Let go. It's out of your hands. Giver her time.
These words echoed in my head as I drove to see my family counselor, something my case worker strongly suggested just in case the situation "went south." It had been nearly a year since I had visited Dr. H. Her sage parenting advice got me through countless issues with both children. Now the tables were turned and today was about me. How could I squeeze all of this exciting news into just an hour?
Dr. H. gives off a warm and jovial feeling much like Mrs. Claus. Over the years her easy, hearty laugh put me at ease and gave me confidence to tackle whatever parenting task seemed challenging at the time. Today, after bounding into her office and telling the story in a flourish of great detail, a serious look fell upon her face that I did not expect. Collecting her thoughts for a moment, she asked me to take a step back to examine just who we were dealing with here, so that I could keep my emotions in check. Given the little information we knew, together we created a portrait of a birth mother who seemed to be fiercely independent: 1. Lived as a single lady in Africa for decades 2. Still worked but was eligible for retirement 3. Still provided dinner for her grown family (remember the pizza line?). Tread carefully, Kelly, Dr. H. advised. In her opinion, my birth mom seemed like someone who thrived on control. Nothing like surprise contact from your birth daughter to throw your life right out of control!
Knowing me too well for my own comfort, she went to outline my control freak, Type A qualities. See the potential problem with two Type A gals in the middle of an emotionally wrought situation? I had to be calm and patient. Calm and patient?! Me? Not in my DNA, I blasted! Well that finally got laugh out of our Dr. H. She replied that at least I now knew where my drive came from! Once again, her face turned stern, as she gave me a bit of homework. I never liked homework and I certainly didn't like this assignment. She said, "Kelly, I don't know what your spiritual beliefs are or how in touch you are with your spiritual side, but it's time to connect with a higher power."
"Seriously?" I whined. I have avoided my spiritual skepticism for so many years and now I have to work on reconciliation? This sounded like a lot of work. She assured me that I could do it, that I HAD to do it. Wisely, she went on to explain that my current situation was so big emotionally, that having a spiritual place to "put" my anxieties, worries, fears was essential. From this point on, I could not control the outcome and was forced to embrace life's ambiguity. According to Dr. H., prayer would help relieve the stress of living with all of the if's and maybe's headed my way. Not until I outlined my prayer plan was I free to leave her office. Growing up Catholic, I agreed to say the Rosary daily. To my great surprise, Dr. H. then admitted that she too was Catholic and said the Rosary daily! She even suggested I attend a special Stations of the Cross told from Mary's point of view. We shared a comfort in considering God in the feminine. Before leaving, Dr. H. gave me one last bit to think about: "Be like Mary. How did Mary act when Jesus was suffering? Calm and supportive, right? Be like Mary."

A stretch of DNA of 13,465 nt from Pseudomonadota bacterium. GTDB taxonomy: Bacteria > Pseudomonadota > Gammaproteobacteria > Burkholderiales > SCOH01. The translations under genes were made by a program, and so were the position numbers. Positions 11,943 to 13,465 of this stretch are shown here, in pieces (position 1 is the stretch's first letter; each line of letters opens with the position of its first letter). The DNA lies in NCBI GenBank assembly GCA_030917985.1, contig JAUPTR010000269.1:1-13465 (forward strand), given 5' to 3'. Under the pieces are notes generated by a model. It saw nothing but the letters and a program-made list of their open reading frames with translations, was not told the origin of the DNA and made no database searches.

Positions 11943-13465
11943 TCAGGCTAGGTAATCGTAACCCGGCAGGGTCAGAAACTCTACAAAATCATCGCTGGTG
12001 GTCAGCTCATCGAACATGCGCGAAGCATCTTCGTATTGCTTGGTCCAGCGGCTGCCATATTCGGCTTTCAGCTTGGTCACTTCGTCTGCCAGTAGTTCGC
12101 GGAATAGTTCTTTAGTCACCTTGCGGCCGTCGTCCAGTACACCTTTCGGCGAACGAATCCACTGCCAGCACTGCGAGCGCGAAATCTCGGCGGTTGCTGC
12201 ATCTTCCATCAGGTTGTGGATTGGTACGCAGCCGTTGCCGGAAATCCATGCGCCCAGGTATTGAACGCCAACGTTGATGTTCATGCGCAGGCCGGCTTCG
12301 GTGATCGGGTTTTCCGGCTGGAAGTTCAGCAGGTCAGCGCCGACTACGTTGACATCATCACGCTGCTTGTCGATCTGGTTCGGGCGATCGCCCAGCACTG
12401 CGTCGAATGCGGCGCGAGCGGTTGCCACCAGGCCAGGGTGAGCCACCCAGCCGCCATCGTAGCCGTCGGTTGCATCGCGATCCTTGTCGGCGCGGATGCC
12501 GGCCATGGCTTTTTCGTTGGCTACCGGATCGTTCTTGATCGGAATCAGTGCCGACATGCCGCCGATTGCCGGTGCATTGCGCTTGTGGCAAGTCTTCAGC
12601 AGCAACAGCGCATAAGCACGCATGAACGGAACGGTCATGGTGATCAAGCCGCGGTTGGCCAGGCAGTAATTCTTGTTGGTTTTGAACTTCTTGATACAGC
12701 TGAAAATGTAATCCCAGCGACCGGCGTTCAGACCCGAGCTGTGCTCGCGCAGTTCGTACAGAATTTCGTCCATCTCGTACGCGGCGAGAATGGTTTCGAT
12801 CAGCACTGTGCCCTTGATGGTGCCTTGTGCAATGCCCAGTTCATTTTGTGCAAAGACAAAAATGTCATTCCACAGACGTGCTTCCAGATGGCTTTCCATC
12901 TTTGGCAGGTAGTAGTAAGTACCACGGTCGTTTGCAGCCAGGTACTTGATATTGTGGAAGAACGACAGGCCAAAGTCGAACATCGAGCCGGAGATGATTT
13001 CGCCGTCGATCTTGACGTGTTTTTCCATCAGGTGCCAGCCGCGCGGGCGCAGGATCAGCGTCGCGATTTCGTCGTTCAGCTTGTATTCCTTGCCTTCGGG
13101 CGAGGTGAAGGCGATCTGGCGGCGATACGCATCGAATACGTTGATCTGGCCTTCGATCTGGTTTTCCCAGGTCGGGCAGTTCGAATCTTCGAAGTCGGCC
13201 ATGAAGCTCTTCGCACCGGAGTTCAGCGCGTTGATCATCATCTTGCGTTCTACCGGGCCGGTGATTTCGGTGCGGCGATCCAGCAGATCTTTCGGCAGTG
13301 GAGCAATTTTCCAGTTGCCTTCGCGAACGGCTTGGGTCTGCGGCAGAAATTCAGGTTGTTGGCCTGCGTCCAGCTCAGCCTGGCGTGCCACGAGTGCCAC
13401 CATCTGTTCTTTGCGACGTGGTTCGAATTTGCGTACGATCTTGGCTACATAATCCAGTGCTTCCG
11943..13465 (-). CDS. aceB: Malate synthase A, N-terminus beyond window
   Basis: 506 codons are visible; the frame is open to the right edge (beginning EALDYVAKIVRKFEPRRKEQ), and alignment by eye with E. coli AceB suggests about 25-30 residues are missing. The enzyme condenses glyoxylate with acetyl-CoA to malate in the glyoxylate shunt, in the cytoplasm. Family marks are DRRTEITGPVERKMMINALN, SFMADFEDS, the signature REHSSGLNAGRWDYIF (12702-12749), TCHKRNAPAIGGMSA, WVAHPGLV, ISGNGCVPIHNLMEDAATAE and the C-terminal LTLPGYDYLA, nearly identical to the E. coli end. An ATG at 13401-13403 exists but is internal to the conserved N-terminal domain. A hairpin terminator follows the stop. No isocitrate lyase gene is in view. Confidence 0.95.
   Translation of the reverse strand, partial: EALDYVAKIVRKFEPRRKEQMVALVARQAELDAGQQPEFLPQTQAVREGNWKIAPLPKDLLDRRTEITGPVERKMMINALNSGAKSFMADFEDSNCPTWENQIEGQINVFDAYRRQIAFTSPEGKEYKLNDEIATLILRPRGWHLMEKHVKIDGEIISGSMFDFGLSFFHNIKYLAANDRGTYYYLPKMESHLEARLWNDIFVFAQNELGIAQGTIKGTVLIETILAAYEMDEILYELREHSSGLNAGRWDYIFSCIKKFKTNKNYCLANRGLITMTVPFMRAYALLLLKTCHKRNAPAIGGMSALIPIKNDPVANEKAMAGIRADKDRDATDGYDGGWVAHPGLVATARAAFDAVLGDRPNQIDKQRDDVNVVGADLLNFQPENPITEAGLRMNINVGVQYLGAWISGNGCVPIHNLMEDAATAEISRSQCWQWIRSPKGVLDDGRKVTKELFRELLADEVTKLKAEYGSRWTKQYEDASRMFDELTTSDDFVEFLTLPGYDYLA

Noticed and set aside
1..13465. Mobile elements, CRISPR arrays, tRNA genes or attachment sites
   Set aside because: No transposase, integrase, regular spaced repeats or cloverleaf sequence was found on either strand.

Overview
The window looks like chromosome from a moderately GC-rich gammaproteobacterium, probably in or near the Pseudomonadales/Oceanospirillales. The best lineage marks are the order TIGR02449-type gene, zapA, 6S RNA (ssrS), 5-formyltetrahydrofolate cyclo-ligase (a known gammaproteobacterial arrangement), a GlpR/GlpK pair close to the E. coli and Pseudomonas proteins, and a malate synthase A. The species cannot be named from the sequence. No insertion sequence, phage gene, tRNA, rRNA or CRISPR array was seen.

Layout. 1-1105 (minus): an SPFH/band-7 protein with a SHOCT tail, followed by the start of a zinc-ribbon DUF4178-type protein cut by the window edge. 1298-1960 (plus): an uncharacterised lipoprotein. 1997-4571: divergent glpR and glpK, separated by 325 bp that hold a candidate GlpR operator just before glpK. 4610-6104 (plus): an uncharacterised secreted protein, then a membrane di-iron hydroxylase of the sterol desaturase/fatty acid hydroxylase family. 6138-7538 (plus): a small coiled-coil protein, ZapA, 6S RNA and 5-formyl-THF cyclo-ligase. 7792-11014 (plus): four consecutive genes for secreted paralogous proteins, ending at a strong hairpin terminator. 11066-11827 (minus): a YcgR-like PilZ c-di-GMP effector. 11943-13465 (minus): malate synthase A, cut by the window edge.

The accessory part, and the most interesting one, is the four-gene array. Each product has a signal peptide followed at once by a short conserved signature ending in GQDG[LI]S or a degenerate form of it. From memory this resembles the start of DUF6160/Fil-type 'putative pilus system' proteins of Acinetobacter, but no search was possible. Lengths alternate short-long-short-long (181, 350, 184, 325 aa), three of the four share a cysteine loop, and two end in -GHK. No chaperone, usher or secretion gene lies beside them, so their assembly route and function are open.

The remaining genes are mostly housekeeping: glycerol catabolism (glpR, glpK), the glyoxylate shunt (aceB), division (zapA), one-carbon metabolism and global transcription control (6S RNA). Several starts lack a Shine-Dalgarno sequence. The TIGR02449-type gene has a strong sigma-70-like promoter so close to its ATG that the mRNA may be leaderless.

Even though I had my work cut out for me, I followed orders, dug out my Rosary from an old jewelry box, and started a new morning routine of having coffee with Mary. I'd get up at six in the morning and say the Rosary while everyone slept and the coffee brewed. I did feel better. I prayed that birth mom was okay, that she would say YES to us, and that her sister was comforting and advising her. I prayed to my deceased birth grandfather and grandmother that they would intercede on our behalf. I prayed for open hearts and acceptance from my brother and sister and aunts and uncles. Who knew how they would react? Did they even know about me? Praying daily gave me confidence that I could handle the outcome. I searched out of love with a forgiving heart in hopes that I could lighten whatever burden birth mom carried with her over the years since our separation. Would that love be reciprocated? All I could control was saying another Hail Mary.
One week later, it came. The letter (well email) arrived! My kids and my husband huddled up in our bed while I read it first to myself and then to them. Happily the letter was long and full of good news!
Yes, she was excited and wanted to meet in person soon! Yes, she was relieved to know that I was alive and raised by great parents (lots of concern expressed for my parents). She went on to explain a bit about her life and my birth brother and sister. No, nobody in the family knew about me expect for her oldest sister. How to break the news to everyone would take some thinking. The letter explained my Irish roots and plus my birth dad's! There was his name printed right there in black and white. Whoa. While it was not general practice to name the father in those days, she really wanted to. She marveled at our similarities, especially regarding painting and running, two of her passions. Emotionally, I kept myself together until she explained the day of my birth.
..." You were born right on time and absolutely beautiful! You had very light reddish blond hair. I saw you through a glass window. It was hard to tear myself away from the window as I looked at you. They would not let me hold you. It was hard to leave the hospital without you."
Still chokes me up.
More letters would follow, she assured me, and they did. Over the next eight weeks, we got to know each other slowly, sharing long, thoughtful emails every other day.
Opening each letter was like a Christmas gift.